She added it was a "good deal for our country and our partners in the EU".
Key points from UK’s 611-page Brexit deal with EU
The EU has agreed a two-part Brexit deal – and it has enraged Tories. Here are some of the reasons why:
- The transition period can be extended until December 2022 – after next election
- Goods face being checked between Northern Ireland and the rest of the UK
- We need the EU’s permission to quit the ‘backstop’
- European courts will still have a big hold on the UK
We’d need ‘deep’ co-operation with EU rules
We could have to allow access to our fishing waters
And finally… the whole thing is very vague
FOR THE FULL GUIDE CLICK HERE
But Jeremy Corbyn branded the political promises "26 pages of waffle".
Labour’s leader said: "What on earth has the government been doing for the last two years?
"They’ve managed less than one page a month since the referendum."
He added: "She says nothing is agreed until everything is agreed. It’s clear from this document that indeed, nothing is agreed.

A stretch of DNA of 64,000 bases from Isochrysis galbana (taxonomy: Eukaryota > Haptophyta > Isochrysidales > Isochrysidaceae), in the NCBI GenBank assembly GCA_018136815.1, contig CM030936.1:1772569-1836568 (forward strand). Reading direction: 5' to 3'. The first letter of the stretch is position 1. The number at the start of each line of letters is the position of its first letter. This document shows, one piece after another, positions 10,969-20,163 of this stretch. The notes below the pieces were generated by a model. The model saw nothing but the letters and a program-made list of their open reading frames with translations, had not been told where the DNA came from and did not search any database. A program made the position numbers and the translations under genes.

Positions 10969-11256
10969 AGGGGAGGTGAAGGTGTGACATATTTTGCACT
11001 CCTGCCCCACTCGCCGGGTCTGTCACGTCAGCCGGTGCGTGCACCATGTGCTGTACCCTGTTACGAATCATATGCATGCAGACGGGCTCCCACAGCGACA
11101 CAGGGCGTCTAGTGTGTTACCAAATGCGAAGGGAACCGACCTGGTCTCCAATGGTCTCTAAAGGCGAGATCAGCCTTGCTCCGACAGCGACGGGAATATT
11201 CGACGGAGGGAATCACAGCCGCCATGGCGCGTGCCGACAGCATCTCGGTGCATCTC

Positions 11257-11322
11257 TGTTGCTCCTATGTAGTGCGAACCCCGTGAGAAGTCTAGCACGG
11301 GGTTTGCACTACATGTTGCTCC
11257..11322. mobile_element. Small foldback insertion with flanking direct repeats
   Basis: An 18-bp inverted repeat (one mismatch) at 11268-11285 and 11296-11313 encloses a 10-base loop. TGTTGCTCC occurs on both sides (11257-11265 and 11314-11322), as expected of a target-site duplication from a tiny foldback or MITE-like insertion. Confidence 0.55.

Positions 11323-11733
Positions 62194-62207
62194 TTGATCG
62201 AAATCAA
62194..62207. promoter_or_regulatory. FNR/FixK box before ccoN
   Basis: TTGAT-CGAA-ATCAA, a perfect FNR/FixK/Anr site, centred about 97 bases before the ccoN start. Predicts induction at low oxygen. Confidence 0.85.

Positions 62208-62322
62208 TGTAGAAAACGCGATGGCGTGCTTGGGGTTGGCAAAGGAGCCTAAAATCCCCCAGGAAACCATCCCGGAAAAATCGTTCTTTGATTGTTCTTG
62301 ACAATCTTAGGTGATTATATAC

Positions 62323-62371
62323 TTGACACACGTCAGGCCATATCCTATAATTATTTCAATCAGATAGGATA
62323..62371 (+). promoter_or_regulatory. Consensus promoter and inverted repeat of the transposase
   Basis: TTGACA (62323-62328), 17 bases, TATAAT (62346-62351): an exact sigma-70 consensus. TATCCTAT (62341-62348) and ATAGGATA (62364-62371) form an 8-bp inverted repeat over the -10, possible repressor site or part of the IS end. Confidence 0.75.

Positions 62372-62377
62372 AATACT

"This is the blindfold Brexit we all feared – a leap into the dark."
Will Theresa May win the Brexit deal vote?
Theresa May has a Brexit deal, but the danger is looming that it will be defeated in the House of Commons.
Even getting it past her Cabinet forced Esther McVey and Dominic Raab to resign. Now she faces two more hurdles – an EU summit with 27 leaders on November 25, and then the vote in Parliament at some point before Christmas.
MPs are grouped in several factions – their warring opinions are explained more fully here.
But if 318 or more vote against the deal, they will defeat the deal.
Against the deal
TORY BREXITEERS: There are up to 60 (but probably a lot fewer), led by Boris Johnson and Jacob Rees-Mogg. They will vote down a deal that keeps Britain trapped in "vassalage" with Brussels.